What Do I Need to Buy Before My Child Starts Drum Lessons?

What Do I Need to Buy Before My Child Starts Drum LessonsFor any parent seeking drum lessons for kids, it can be overwhelming to get started. When starting drum lessons, there are some core pieces of equipment your child will need in order to be successful in their drum lessons. Consider these pieces a drum lesson starter kit, adaptable to any budget. You can begin with the first items on the list and purchase more equipment as your child improves and practices more. You don’t need all of these items from the start, but you should plan to purchase all of them at some point as your child progresses through his or her drum lessons.

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Essential Equipment for Drum Lessons

1. The Basics – Sticks, Practice Pad, Metronome

It’s not really possible to play a drum kit without sticks, and a good set of sticks like the Vic Firth 5A are a great, versatile tool for new drummers. In addition to new sticks, preparing for drum lessons for kids will involve purchasing a new practice pad. If a new practice pad is outside your current budget, an old mouse pad will do in a pinch. Last but not least, a metronome for tuning your young drummer’s inner clock is a great first purchase. Practicing with a metronome from the get-go will help your drummer improve faster.

2. A Bass Pedal

A new drum bass pedal is the next purchase after collecting the basics. If your drummer is completely new to drum lessons, it might be best to go with a cheap or used pedal first. If your drummer is more seasoned, and your budget allows, a kick pedal is a good buy.

3. A Drum Throne

Once your drummer has been practicing and going to lessons with his drum teacher for some time, a drum throne is an essential purchase. But, where other cheap or used equipment is acceptable, only a new drum throne will do here as new drummers tend to practice a lot.

4. A Used Drum Kit

If your drummer has made it this far with the basics, a bass pedal, and a drum throne, then it might be time to consider purchasing a drum kit. A used drum kit is a great, economical way to upgrade and update the drum setup. When looking for a good, used, starter drum kit, pay close attention to the quality of the shells. As long as the shells of the drum kit are good, you can replace an old or defective head.

5. A Drum Carpet and Recorder

Once your drum kit is set up, you may want to purchase a drum carpet and recorder soon after. Depending on where your child is practicing their drum lessons, there may or may not be some significant sound reflection. A good drum rug doesn’t have to break the bank- some run as little as $50. Another helpful purchase is a recorder for recording your child’s practices. Playing back the recordings for your child to hear and learn from is helpful for mastering technique. If you have a smartphone, they can always use this instead.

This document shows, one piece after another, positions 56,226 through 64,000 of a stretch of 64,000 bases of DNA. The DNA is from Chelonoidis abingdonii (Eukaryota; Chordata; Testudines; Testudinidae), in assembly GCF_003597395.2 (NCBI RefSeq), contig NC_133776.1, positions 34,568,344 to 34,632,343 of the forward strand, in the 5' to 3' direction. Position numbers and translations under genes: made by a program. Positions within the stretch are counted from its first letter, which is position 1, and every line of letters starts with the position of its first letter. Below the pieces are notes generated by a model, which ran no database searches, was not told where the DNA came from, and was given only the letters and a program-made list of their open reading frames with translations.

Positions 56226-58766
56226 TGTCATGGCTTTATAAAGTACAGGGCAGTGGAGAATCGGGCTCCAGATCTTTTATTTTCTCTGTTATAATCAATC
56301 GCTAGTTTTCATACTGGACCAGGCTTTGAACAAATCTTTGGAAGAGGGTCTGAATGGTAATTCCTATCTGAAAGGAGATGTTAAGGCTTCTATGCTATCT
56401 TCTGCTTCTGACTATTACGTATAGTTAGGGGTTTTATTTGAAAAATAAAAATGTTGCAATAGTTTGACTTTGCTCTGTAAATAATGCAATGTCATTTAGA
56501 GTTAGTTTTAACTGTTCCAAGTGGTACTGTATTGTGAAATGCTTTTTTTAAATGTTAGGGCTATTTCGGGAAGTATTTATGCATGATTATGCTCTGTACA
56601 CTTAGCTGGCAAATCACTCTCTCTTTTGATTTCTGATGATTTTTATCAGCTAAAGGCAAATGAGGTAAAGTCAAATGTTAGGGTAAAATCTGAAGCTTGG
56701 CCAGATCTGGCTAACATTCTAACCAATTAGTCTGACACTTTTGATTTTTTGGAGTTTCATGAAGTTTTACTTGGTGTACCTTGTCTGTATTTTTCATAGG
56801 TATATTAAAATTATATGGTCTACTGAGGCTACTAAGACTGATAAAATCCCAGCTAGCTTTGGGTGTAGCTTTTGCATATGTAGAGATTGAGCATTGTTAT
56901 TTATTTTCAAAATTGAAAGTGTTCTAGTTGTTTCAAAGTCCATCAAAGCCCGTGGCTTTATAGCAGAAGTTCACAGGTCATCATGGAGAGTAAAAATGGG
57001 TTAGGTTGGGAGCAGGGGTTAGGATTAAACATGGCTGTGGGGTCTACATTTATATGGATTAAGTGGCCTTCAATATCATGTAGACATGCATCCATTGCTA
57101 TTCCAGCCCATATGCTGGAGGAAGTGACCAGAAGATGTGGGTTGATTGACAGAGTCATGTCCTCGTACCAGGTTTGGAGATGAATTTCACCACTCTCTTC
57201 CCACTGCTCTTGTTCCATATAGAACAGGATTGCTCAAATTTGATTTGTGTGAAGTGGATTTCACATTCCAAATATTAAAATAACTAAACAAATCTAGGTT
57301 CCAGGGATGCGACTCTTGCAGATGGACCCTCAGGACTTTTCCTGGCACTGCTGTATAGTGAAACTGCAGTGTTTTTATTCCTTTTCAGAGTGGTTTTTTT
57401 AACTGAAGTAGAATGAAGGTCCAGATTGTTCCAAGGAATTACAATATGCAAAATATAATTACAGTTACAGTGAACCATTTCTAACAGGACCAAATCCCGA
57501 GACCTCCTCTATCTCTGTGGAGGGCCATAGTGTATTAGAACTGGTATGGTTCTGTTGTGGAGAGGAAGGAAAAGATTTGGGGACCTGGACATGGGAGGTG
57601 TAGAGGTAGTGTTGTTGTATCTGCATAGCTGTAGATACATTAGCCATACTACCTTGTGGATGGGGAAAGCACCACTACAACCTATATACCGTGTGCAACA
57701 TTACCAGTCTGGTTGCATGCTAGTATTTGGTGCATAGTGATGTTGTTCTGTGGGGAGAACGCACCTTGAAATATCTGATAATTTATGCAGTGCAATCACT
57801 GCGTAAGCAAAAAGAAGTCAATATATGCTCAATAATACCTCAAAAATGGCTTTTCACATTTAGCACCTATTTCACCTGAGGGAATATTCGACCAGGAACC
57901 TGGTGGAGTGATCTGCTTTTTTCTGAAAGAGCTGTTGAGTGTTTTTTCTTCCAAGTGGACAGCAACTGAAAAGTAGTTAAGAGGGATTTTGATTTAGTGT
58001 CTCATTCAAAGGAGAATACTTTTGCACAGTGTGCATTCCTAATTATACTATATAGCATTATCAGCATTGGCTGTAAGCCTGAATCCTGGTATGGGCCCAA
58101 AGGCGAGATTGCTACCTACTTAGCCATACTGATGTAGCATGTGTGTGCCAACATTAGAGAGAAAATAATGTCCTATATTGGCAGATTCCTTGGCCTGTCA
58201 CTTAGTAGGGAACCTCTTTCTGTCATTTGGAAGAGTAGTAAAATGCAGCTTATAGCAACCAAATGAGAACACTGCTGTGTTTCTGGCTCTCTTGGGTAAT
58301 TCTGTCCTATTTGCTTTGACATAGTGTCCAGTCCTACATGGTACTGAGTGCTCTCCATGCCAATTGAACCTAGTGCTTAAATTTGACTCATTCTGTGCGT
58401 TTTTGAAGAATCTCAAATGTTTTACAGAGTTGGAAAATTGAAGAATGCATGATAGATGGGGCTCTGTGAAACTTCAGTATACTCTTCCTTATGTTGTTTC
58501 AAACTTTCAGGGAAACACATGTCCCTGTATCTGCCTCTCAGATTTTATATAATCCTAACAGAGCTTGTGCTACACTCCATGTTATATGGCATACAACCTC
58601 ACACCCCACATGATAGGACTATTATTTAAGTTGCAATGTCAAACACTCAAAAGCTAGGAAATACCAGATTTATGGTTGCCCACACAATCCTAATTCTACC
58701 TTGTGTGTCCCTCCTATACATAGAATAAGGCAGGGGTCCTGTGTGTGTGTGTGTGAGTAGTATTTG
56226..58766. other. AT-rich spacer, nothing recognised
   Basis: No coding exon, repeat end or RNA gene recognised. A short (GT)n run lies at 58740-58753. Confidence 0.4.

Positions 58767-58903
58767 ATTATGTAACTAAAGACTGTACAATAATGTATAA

6. Decent Drum Heads and Dampers

Now that you have all of the core features of your drum kit in place, you can start to make improvements and upgrades that will have your drums sounding better than before. If you indeed purchased a used drum shell, now is the time to invest in replacing the heads with high-quality ones, like the ones produced by the brand Moongel. Add a new damper into the mix, and your drum set will be sounding better than ever. Just make sure your tuning hardware is in good working condition when replacing these parts.

7. Decent Cymbals

After you’ve upgraded your heads and dampers, it’s time to purchase nice cymbals. Upgrading cymbals is simply replacing cymbals with new ones. This is an area in which you do not want to skimp because a poorly made cymbal will sound terrible and might turn your child off from playing. Look for a professional line of cymbals from manufacturers.

8. A Drum Kick Pedal

Once your child has worn out their cheap, original kick pedal from their drum lessons for kids, it’s time to invest in a new bass drum pedal. There are three types of pedal drives to choose from. A chain drive’s mechanism is similar to a bike chain and, when maintained properly, can last for years. A belt drive uses a belt instead of a chain and is comparable to a chain drive. A direct drive pedal has a solid arm connecting to pivots at each end. These tend to be more precise than chain and belt drives.

9. A Hi-Hat Pedal and Stand

Once your drummer has progressed beyond practicing daily and is looking to join a band or pursue live performing, a solid hi-hat pedal and stand are necessary.

If you’re stuck or have questions, you can contact us to help you set up either in person or online!

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